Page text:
- To whom is something spoken?
Many words in the Bible are for specific peoples or persons, under specific circumstances. God can surely use those words to speak to us today, but we must still understand these portions of scripture in light of the context. We must know to whom the words were spoken and in what context. Jesus at one specific point told Peter, “Get behind me, Satan”, but this is not necessarily God’s direct word for us today!
- When was is spoken – before or after the cross? What time is it referring to?
An important piece of the puzzle falls in place when we understand that Jesus’ earthly ministry, before the cross, occurred under the Old Covenant (see Gal. 4:4). Many things Jesus said before the cross, were only meant for the people living there and then. For example, He called a non-Jewish lady a “dog” (Mt. 15:26) and commanded the disciples to only preach the Gospel to the Jewish people (Mt. 10:6). However, after the cross everything changed. The separation wall between Jews and Gentiles has been broken (Eph. 2:13-14) and the Gospel is now to be preached as a testimony to all peoples (Mt. 28:19).
Whenever we read something in the Bible, we need to ask ourselves: When was it said – before or after the cross? Since the Old Testament contains many prophesies about the New Covenant, we also must ask: What time is the text referring to – the time before or after the cross?
Consider the shape of the cross. It is shaped as a sword. When God sent out man from the garden of Eden, the way to the tree of life was guarded by the flaming sword (shaped as a cross). Because of the cross, the way to God is now open again for anyone who believes in Jesus. To rightly divide the word of truth, we must use the “sword of the cross” to distinguish what is applicable today, and what was only meant for the Jews under the Old Covenant.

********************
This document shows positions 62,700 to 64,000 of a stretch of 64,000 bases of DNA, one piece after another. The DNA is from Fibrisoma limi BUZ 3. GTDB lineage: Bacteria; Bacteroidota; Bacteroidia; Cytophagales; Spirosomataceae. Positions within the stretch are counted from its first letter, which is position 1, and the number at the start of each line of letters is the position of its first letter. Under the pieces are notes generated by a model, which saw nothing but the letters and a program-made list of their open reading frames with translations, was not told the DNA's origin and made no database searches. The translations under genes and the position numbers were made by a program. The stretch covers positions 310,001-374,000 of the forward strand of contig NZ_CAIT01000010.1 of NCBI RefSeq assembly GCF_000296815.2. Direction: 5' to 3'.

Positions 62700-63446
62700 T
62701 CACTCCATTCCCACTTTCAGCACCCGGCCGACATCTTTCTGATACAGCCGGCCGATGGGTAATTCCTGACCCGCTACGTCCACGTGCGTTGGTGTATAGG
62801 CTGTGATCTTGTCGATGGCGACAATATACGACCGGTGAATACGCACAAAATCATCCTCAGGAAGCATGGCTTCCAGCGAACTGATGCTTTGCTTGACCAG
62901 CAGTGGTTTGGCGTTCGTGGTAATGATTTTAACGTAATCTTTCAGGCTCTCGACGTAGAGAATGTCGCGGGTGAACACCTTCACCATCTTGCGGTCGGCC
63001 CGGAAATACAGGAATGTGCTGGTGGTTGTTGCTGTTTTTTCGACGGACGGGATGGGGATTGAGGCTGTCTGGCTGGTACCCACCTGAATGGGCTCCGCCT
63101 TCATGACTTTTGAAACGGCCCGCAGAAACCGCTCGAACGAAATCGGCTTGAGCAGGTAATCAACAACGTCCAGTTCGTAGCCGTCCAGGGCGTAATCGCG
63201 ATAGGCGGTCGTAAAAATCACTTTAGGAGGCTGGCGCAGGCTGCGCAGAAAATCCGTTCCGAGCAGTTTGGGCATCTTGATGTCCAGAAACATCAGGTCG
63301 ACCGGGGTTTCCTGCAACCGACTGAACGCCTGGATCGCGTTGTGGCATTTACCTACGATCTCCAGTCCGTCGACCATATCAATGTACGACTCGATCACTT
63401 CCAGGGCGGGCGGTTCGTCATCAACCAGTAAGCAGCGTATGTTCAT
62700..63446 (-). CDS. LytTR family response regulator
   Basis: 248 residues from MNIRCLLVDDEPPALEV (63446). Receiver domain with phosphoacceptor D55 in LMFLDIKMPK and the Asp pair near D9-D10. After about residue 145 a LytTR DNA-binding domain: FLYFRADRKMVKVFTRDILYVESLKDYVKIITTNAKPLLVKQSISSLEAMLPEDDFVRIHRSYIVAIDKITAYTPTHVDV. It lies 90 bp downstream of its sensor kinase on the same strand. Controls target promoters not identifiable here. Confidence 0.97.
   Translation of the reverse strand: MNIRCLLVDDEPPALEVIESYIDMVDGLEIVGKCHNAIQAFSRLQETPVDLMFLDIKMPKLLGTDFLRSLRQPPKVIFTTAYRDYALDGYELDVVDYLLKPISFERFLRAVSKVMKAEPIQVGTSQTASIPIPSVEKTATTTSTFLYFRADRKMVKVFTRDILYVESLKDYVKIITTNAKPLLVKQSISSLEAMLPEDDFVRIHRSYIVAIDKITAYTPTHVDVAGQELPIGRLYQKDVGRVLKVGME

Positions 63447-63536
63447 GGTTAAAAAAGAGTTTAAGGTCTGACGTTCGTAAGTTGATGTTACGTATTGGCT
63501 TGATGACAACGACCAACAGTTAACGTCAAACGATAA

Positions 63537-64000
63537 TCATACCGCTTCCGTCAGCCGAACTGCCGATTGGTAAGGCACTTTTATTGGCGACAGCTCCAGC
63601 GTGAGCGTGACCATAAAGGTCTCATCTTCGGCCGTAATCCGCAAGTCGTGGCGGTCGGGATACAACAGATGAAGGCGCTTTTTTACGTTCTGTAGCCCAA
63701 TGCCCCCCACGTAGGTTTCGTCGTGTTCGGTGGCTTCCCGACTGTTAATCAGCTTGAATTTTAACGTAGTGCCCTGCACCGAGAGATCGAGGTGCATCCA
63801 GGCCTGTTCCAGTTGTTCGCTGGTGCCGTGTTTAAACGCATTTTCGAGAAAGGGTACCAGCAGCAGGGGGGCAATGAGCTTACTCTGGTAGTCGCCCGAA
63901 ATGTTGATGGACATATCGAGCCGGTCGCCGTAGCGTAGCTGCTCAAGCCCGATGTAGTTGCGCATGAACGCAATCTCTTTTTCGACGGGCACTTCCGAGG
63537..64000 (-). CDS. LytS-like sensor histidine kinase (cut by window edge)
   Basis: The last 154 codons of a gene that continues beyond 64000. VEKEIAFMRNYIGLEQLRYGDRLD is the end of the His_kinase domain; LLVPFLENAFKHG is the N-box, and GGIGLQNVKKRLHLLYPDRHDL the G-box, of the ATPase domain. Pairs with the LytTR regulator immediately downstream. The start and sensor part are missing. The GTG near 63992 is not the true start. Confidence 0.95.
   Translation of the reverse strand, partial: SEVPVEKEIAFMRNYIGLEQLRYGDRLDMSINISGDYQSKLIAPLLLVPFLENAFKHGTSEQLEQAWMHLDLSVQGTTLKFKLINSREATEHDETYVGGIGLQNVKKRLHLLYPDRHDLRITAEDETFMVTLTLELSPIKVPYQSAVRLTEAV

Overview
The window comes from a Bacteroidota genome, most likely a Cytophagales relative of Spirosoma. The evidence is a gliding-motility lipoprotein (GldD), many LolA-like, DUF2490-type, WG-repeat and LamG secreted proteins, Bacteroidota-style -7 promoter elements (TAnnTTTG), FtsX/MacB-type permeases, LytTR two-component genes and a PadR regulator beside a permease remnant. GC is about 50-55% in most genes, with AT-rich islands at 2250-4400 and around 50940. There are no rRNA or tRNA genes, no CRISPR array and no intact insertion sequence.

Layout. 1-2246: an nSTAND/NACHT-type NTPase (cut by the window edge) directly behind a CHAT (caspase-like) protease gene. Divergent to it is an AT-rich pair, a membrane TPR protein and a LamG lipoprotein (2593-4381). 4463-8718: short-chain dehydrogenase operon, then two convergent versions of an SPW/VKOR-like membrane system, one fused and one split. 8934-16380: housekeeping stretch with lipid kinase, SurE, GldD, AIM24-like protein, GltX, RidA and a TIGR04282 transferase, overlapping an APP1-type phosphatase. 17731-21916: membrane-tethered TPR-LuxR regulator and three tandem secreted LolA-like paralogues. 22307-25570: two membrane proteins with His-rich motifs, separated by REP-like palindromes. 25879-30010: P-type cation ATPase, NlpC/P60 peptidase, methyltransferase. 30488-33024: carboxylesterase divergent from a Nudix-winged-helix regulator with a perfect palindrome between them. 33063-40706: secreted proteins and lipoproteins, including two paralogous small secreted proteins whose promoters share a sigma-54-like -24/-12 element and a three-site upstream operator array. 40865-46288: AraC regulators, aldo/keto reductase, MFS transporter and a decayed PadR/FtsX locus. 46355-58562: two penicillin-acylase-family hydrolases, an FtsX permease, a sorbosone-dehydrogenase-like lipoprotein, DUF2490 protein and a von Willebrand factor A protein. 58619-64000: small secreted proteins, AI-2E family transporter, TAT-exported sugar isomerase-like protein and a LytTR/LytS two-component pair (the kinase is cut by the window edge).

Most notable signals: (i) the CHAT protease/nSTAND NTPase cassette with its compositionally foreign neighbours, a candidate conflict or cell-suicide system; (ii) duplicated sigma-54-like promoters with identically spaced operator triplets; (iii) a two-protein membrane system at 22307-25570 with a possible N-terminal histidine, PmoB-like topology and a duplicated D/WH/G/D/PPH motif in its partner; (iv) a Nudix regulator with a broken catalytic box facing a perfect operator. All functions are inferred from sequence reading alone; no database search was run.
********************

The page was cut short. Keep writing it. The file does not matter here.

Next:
The Bible – a book about Jesus
Have you ever read a book, or watched a movie, with a surprise ending that forced you to go back and re-interpret everything in a new light? The Bible is such a book. The New Covenant brought a totally surprising ending to the story. Suddenly the door was open for all peoples – not only for the Jews – to have fellowship with God. Salvation was not given through the righteousness that comes by the law of Moses, but through the righteousness which is a free gift, by grace through faith in Jesus.
As we read the Bible based on the “solution” revealed to us because of the finished work of Jesus, we start to discover hidden treasures and messages in the Old Testament that points us to Jesus and New Covenant realities. Suddenly we start reading the Bible the way God always intended, with an unveiled heart. We realize that the Bible is a book about Jesus. We start discovering Jesus and His finished work on every page of the Bible (see Lk. 24:27).
Are you one among ten thousand?
A well-known preacher, who has a deep revelation of the New Covenant, once said: “I rather see one single person who preaches the finished work of Jesus, than ten thousand preachers who preach the Christian religion” [by mixing the Old and the New Covenants].
Let us build God’s kingdom with gold, silver and precious stones – building materials that will remain through the storms and pass the test of time. To do so, we must rightly divide the word of truth. To rightly divide the word of truth, we need to read the Bible through the lens of the New Covenant, and filter everything through the finished work of Jesus.